HBO’s Avenue 5—which is essentially about a group of people on an intergalactic cruise ship who are consistently failed by incompetent, profit-driven leaders—also serves up a limited imagination of how humans might approach Space. While it does an okay job of lampooning corporations and Silicon Valley types trying to sell us on tech “disruptions” and privatization as all-encompassing solutions, the show  casts The People as incapable of making decisions for themselves and as undeserving of their intrinsic right to self-determination.

When the ship’s leadership fails to adequately address the needs of The People or be honest about their situation and opportunities for collective action arise, The People respond like irrational dummies incapable of any response beyond hysteria or wild-eyed, bloodthirsty mob justice. The show suggests that cries for justice from The People are nothing more than child-like temper tantrums that can easily be soothed with a shiny toy or distraction, like an intergalactic light show. When one of the characters tells the captain that “everything will be okay if we just stick together,” he sarcastically responds: “worked for every extinct species in history.”

Not only do the writers show no faith in the power of The People to organize, self-determine, or improve their collective conditions, they also decline several opportunities to explore the communal problem-solving and culture-building that would be intrinsic to life in Space. For example: how humans could come together to deal with the threat of a loss of oxygen, how we might develop rituals to process death and non-burial in Space, safety protocols we might develop in response to “gravity readjustments,” how a couple experiencing relationship issues could be supported by everyone living in a communal space, or how we might develop rituals around birth and welcoming new life in Space.

Those storylines are not pursued. In fact, nothing that explores how humans can build ways to support each other and righteously struggle through the pains of adapting to a new environment are pursued. Instead, the story insists on the same self-interested, individualist approaches that have defined colonized life on Earth. I want to see a show about a near-future in Space that grapples with humans actively trying to build community, conscientiously connecting to their new environment and creating methods for solving their problems together. For the sake of our species, that might be the type of near-future story we all need to see.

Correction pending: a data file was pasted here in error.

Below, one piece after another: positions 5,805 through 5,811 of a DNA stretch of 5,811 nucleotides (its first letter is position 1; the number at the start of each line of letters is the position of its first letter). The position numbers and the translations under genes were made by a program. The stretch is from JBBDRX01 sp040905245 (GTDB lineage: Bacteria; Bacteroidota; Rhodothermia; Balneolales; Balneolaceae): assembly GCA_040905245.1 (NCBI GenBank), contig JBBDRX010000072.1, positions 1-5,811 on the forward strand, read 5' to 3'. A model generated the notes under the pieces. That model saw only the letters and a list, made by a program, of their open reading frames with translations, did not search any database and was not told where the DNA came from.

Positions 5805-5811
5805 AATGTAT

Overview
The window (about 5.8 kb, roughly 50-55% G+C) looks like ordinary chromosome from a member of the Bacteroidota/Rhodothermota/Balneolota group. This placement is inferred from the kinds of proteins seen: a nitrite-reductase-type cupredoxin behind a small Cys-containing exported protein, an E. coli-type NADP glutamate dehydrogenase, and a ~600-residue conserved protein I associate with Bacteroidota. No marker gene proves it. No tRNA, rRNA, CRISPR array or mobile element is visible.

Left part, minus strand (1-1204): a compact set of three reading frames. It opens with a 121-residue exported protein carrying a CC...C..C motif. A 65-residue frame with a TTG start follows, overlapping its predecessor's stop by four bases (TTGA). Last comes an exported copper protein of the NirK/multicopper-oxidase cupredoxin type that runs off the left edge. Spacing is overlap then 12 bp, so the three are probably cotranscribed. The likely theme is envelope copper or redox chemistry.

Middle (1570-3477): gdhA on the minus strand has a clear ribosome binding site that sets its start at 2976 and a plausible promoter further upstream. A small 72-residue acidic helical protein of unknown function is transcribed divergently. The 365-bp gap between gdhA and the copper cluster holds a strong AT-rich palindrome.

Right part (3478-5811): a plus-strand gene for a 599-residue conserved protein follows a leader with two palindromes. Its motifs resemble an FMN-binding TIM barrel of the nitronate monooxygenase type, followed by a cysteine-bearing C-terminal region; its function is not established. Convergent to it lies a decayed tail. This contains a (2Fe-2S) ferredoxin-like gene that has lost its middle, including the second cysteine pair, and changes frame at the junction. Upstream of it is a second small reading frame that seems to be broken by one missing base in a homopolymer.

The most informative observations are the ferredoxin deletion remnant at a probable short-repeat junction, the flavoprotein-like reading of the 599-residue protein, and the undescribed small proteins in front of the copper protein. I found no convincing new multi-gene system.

I like to think that Sister Nikki wasn’t just warning us about the potential of The System to project its tired old narratives into Space, but also inviting us to see every aspect of Space—from science to art to culture—as an opportunity for The People to create our own narratives. To imagine what the world can look and be like, and then to share and refine that vision with others. Yes, beyond Earth, but here on Earth as well.

As adrienne maree brown wrote in her book, Emergent Strategy, “we tend to think and speak of afrofuturism as the far off future, something beyond our current comprehension and planet. But now is the only moment. And we hope things will be different in the next now.” [sic] She says that “Black Lives Matter” is an Afrofuturist assertion, and that “all organizing is science fiction” because “social justice work is about creating systems of justice and equity in the future, creating conditions that we have never experienced.”

Indeed. Who would have thought, in January of this year, that we’d be having national discussions about abolishing the police? It took the work of those willing to engage their imagination beyond what we can currently see to set us on a path that might just be better than the one we’ve been on. A mainstream television show about a near-future society that didn’t rely on carceral punishment and policing as a means for conflict resolution would do wonders as a counter narrative to the copaganda that we are bombarded with daily. But The System has proven time and time again that we can’t rely on it for a counter narrative. That it will take the work of The People to imagine something new for humanity.

“At the human scale, in order to create a world that works for more people, for more life, we have to collaborate on the process of dreaming and visioning and implementing that world,” brown writes, going on to note that, “we have to recognize that multitude of realities have, do, and will exist.”


Rumpus original art by Adreinne Travis.

Jada F. Smith is a writer working to find new and old ways of building and strengthening community. A graduate of Howard University currently living in her hometown of Houston, TX, Jada's work has appeared in various national and international publications. More from this author →